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House Plants/Overgrown Philodendron Monstera Needs Support


Leaning Monstera 1
Leaning Monstera 1  

Leaning Monstera 2
Leaning Monstera 2  
i started a philodendron monstera from seed bought from park seed many years ago.  i had no idea how it would grow. i have staked and tried to support it as it has grown over the years. the moss pole leans as it cannot support the weight of the plant. as shown in the attached photo could you provide suggestions on how to support it going forward? the main branches have gotten thicker, curved and bent also.  also, would the plant be harmed from cutting the aerial roots?  your advice would be greatly appreciated.  thank you.

Hi James,

In nature, Monsteras are vining plants that grow along the ground, sending out aerial roots that attach themselves to the damp rainforest floor. This allows them to travel long distances. In some instances, they attach themselves to the damp bark of forest trees and climb that way. This is a vining plant and not a tree or shrub. Thus, it it is not disposed to grow upright. In effect, what you are trying to do goes against its nature. (If your home was as humid as a rainforest, the walls would be constantly damp and your Monstera would probably climb your walls!)

Your Monstera is very healthy and very out of control as a houseplant. You can build elaborate frames and inserts stakes, but your Monstera will eventually outgrow all of those, as well. Frame and supports are more of an engineering than horticultural matter.

The only practical solution is to prune back your Monstera to the height and length that you prefer. The pruned off portions can be rooted in water, damp soil or in the base of your existing plant. Pruning will not harm the plant. It will only alter its appearance. Pruned stems develop new shoots just below the pruning cut and grow up from there. Thus, regular pruning is a requirement for keeping this plant from becoming unruly. Its ultimate size and shape depends on your pruning.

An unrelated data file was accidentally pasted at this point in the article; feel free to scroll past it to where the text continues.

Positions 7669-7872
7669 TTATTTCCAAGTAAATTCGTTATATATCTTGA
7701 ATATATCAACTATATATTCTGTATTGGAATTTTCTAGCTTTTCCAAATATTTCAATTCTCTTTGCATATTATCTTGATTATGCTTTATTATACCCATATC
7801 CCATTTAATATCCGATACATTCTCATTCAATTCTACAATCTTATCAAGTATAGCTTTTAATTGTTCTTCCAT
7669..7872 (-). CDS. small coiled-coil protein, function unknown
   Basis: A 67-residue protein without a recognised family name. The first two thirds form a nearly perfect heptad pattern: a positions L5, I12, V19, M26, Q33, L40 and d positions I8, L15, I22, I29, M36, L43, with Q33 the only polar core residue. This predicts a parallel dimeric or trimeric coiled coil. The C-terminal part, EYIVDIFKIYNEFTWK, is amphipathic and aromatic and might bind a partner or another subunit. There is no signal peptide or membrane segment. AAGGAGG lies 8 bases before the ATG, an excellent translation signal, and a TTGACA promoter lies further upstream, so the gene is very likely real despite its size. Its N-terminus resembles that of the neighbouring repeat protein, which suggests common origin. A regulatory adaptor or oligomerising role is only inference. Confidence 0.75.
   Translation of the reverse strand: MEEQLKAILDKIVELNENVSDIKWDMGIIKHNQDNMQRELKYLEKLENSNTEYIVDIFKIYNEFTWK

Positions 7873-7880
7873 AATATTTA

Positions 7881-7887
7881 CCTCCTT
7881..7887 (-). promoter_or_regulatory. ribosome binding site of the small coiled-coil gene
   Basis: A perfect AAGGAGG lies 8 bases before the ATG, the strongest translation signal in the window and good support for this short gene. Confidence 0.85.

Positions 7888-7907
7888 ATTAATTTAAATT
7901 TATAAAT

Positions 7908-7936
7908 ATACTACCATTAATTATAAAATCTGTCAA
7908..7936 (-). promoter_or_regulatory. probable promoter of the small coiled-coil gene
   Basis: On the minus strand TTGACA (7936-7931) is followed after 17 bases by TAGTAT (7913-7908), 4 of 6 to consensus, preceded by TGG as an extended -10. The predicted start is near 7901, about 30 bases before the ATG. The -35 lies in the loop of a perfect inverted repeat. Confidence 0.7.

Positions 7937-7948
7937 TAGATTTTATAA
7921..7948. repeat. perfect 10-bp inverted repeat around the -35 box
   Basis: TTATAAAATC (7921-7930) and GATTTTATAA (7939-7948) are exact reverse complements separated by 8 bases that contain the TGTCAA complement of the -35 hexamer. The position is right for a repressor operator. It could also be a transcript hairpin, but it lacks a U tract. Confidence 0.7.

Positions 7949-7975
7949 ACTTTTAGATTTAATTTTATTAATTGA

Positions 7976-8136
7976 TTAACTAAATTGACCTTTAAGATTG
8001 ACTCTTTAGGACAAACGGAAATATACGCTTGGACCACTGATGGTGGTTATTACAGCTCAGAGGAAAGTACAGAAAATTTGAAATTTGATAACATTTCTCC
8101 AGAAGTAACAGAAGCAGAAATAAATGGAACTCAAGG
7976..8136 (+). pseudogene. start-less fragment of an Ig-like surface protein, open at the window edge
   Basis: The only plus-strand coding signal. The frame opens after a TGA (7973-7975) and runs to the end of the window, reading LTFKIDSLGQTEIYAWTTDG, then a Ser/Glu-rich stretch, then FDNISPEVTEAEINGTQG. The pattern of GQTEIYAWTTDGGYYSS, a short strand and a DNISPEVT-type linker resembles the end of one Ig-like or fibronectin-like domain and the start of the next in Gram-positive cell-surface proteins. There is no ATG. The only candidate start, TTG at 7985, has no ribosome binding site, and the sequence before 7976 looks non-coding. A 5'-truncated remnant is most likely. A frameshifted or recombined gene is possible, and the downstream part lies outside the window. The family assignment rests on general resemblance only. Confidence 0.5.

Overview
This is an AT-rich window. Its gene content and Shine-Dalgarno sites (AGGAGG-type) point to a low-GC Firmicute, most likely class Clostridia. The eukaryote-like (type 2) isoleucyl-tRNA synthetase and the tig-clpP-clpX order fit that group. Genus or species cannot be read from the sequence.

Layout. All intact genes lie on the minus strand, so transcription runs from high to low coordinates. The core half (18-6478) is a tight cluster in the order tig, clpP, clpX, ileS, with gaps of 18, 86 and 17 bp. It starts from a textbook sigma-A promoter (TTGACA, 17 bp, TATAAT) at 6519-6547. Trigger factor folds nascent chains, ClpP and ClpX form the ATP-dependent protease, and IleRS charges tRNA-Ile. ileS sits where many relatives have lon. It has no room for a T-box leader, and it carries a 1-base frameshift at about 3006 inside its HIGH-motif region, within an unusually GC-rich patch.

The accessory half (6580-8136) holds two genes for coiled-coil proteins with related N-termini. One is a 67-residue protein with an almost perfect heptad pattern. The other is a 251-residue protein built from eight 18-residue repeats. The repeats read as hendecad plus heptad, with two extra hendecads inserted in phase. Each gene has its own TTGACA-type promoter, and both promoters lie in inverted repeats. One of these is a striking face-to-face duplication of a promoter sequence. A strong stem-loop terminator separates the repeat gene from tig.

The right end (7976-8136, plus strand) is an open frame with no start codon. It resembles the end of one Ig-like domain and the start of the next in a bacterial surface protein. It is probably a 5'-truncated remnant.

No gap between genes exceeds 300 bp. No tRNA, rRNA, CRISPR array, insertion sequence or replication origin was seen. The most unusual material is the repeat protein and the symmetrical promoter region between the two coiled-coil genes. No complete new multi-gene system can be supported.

The aerial roots serve o purpose for Monsteras that are planted in pots. They can be cut off an discarded without harm to the plant.

I have written a detailed article on pruning that I will email for free to you (or anyone else) who emails a request to me at I have also written an indoor plant care book in a PDF format that I can sell you if you contact me at my email address.

Please let me know if any of this is unclear or if you have any additional questions.

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Will Creed


I am the only expert in this category with professional hands-on experience and knowledge of all indoor plants. I can answer questions regarding light, water, fertilizer, repotting, pruning and humidity and temperature requirements. I can identify plant pests and provide information on safe, effective treatments. My answers are based on 35 years of professional experience and scientific research and are clear and easy to understand. I do NOT use search engines to find answers to your questions. If you read my previous posts here, you will get a good idea as to how thorough and professional my answers are.


I have over 35 years of professional indoor landscaping experience caring for plants in homes, offices, building lobbies, stores, restaurants, and other adverse environments. I have written extensively on the care of indoor plants, including a 260 page book. My specialties include Ficus trees, low light plants, repotting, pest control, and re-blooming holiday plants. Be sure to check my ratings and nominations to learn why I am the top-rated indoor plant expert. I am the only House Plant expert consistently ranked in the AllExperts Top 20.

BA, Amherst College

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